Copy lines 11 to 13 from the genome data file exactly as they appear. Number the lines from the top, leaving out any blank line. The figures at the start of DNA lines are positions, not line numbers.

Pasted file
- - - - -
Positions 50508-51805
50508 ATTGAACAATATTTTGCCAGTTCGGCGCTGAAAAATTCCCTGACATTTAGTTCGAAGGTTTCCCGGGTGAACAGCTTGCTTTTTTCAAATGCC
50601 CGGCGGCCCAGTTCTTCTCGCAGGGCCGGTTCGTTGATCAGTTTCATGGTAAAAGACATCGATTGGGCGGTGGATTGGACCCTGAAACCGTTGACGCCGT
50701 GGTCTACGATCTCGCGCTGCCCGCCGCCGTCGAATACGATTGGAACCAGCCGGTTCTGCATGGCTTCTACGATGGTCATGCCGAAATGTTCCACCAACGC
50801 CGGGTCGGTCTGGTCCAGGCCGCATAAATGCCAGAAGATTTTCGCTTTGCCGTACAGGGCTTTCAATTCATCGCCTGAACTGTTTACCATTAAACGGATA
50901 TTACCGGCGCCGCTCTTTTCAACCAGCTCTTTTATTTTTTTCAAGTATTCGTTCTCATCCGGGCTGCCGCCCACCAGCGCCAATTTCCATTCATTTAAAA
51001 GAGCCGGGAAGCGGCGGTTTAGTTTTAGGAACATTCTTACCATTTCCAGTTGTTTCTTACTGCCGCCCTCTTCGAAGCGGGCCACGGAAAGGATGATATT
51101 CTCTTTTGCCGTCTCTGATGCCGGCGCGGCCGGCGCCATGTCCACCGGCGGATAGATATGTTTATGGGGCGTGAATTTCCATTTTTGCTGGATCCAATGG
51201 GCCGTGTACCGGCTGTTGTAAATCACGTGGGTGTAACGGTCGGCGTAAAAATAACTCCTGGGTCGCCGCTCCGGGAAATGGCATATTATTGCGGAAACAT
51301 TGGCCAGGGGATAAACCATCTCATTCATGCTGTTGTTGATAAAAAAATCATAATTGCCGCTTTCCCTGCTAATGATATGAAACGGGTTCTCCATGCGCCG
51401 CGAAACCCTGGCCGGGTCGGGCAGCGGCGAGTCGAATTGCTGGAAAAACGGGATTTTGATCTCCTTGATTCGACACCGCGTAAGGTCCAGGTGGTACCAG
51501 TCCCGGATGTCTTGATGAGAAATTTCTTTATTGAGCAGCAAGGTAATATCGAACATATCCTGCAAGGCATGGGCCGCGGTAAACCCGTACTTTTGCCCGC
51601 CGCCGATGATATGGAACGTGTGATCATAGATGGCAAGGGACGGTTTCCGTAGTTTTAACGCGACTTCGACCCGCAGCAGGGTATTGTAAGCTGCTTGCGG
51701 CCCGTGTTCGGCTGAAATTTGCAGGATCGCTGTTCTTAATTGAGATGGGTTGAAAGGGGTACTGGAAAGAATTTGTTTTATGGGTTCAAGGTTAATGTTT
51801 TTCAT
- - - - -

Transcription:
51401 CGAAACCCTGGCCGGGTCGGGCAGCGGCGAGTCGAATTGCTGGAAAAACGGGATTTTGATCTCCTTGATTCGACACCGCGTAAGGTCCAGGTGGTACCAG
51501 TCCCGGATGTCTTGATGAGAAATTTCTTTATTGAGCAGCAAGGTAATATCGAACATATCCTGCAAGGCATGGGCCGCGGTAAACCCGTACTTTTGCCCGC
51601 CGCCGATGATATGGAACGTGTGATCATAGATGGCAAGGGACGGTTTCCGTAGTTTTAACGCGACTTCGACCCGCAGCAGGGTATTGTAAGCTGCTTGCGG